Ukraine and Putin: Redrawing the Map

Ethnolingusitic_map_of_ukraine

A piece in the Telegraph stated that it may be better for Ukraine to agree to a partition on diplomatic terms rather than face a Russian lead military occupation.  While I disagree with this stance the article does make  the crititical argument that post-soviet Ukraine politics have been marked by the failure of East and West Ukraine to unite the country in  a meaningful way.

Russia’s show of force however has a larger implication–one that speaks to the central issue which is not what pieces of land belong to Ukraine or Russia but that borders shouldn’t be changed by a show of force.  Crimea’s current status is the result of a Russian invasion a quarter of millennium ago and a arbitrary reassignment of the region from the Russia SSR to the Ukraine SSR in 1954.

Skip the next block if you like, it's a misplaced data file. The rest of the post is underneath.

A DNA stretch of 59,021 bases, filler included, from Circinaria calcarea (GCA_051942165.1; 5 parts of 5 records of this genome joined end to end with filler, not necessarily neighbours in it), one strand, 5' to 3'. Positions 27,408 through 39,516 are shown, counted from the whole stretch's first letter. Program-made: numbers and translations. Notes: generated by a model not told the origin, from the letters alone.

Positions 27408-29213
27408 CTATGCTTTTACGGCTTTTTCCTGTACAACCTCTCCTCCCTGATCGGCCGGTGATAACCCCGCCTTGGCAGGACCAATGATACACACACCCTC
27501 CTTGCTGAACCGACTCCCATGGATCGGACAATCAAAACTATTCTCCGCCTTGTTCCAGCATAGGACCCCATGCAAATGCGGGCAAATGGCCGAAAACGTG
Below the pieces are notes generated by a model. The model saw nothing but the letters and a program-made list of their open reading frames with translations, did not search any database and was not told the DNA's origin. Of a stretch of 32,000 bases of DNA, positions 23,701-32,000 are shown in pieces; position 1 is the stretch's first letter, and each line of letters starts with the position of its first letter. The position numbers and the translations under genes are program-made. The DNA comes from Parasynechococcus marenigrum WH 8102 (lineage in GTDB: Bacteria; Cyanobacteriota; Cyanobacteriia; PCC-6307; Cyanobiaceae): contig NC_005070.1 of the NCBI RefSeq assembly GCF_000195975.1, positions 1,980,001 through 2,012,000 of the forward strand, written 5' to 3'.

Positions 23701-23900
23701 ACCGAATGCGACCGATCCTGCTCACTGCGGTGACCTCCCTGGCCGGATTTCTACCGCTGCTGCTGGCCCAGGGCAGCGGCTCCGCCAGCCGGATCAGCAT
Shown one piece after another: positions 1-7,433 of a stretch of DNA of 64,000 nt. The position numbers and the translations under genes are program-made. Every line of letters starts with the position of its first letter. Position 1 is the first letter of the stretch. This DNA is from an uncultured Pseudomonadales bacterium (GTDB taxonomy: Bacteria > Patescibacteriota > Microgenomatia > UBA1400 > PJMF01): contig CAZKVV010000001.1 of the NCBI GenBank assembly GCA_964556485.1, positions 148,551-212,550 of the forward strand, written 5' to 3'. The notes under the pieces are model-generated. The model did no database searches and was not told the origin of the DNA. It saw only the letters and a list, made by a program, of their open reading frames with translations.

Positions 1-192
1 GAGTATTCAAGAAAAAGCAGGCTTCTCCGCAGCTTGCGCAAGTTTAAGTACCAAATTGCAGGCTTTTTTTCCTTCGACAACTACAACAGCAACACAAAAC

Unless these borders  are re-drawn via mutual consent of the parties involved as was the case with Czechoslovakia, the larger parties should stay out.

There is the possibility that this is something that Putin has in mind, but this is unlikely.  Putin is the anti-Yelstin and the anti-Gorbachev and amicable divorces rarely being with a show of force.

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